Stone Ground Whole Wheat Flour
What is Stone Ground Whole Wheat Flour?
Stone ground whole wheat flour is a powder made from grinding the whole wheat kernel using stone mills (shown left) instead of modern steel roller mills. The FDA has not developed a standard of identity for stone-ground wheat. Thus, there is some variability among stone ground flours – if stone mills were the only type of milling or one step of the milling process.
Wheat is produced globally. There is wheat production in the majority of the continental U.S. The region dictates the variety of wheat grown based on kernel hardness and color. For example, Kansas primarily produces Hard Red Winter Wheat. The wheat is harvested and delivered to flour mills to grind into flour.
Stone ground whole wheat flour is used as a source of whole wheat flour for bread baking. It is required if a product is to be called “Stone ground wheat bread”. Typically it has a medium granulation that would not function well for cakes and pastries.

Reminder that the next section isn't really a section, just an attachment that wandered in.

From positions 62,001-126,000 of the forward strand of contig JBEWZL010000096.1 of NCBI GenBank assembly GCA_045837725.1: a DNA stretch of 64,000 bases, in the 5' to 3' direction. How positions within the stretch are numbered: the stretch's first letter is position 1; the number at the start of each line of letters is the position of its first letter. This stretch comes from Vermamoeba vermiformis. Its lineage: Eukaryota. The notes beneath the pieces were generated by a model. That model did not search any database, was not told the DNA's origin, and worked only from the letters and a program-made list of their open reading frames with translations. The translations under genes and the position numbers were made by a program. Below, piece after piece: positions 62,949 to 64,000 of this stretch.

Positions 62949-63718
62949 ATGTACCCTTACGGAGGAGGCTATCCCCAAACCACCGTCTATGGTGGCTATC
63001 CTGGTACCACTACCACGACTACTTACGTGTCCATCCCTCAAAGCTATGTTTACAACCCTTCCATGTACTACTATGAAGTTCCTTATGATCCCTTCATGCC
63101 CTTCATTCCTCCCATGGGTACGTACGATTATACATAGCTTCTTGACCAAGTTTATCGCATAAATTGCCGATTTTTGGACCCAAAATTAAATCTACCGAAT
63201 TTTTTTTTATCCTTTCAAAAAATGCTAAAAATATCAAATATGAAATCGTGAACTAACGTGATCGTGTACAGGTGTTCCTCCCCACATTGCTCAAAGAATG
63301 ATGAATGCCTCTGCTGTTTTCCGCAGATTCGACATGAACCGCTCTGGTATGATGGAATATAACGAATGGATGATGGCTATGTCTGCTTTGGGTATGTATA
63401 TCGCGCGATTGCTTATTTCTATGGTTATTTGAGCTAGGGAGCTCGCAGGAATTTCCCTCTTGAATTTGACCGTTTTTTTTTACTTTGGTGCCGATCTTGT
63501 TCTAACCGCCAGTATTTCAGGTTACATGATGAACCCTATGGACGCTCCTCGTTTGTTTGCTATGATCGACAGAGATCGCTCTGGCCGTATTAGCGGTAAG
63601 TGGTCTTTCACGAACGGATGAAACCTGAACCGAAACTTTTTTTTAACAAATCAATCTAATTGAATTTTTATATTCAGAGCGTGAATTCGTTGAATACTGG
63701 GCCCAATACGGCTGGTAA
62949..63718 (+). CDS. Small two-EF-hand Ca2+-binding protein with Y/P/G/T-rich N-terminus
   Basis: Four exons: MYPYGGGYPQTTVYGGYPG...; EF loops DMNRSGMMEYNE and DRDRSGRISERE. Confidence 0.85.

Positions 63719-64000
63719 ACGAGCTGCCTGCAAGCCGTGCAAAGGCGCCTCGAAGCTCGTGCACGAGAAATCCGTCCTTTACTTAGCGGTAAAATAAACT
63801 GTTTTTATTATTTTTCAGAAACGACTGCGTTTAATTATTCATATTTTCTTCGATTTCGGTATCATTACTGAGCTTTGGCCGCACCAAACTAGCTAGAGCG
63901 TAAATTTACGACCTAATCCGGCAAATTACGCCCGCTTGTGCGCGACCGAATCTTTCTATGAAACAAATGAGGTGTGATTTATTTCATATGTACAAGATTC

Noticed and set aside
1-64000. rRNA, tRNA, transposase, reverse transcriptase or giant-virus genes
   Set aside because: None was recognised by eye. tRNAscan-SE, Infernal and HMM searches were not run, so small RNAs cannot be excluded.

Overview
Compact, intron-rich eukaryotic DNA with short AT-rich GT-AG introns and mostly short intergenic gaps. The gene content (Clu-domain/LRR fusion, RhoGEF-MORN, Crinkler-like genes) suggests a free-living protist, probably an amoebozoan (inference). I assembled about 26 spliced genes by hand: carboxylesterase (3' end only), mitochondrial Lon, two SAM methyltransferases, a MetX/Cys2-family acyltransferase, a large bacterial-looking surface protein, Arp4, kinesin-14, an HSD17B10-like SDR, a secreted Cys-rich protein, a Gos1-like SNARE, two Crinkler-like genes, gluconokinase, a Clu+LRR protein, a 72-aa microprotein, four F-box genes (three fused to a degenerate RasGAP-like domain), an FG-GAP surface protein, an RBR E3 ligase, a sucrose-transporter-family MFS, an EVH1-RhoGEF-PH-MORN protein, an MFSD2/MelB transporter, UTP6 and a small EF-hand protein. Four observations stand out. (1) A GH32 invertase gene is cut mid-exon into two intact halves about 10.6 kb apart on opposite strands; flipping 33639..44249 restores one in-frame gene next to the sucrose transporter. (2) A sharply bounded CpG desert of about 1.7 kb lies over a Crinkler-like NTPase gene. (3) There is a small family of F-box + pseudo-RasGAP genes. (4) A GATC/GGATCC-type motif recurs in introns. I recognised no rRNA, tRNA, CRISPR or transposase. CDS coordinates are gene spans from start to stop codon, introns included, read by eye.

Stone ground whole wheat flour is composed of moisture (14%), protein (12-14%), fat (1-2%), carbohydrates (54-62%), fiber (1.7-2.6%) and ash (1.2-1.7%). Stone ground whole wheat flour retains the fiber that is lost when the bran and germ are removed to make white flour.
In breads, stone ground whole wheat flour can be used alone or blended with whole wheat or enriched wheat flour depending on the bread being developed.
This food is very low in saturated fat, cholesterol and sodium. It is also a good source of dietary fiber, and a very good source of manganese and selenium. The process of stone ground wheat produces less heat (usually <160oF), therefore preserving vitamins, minerals and aroma associated with the original grain.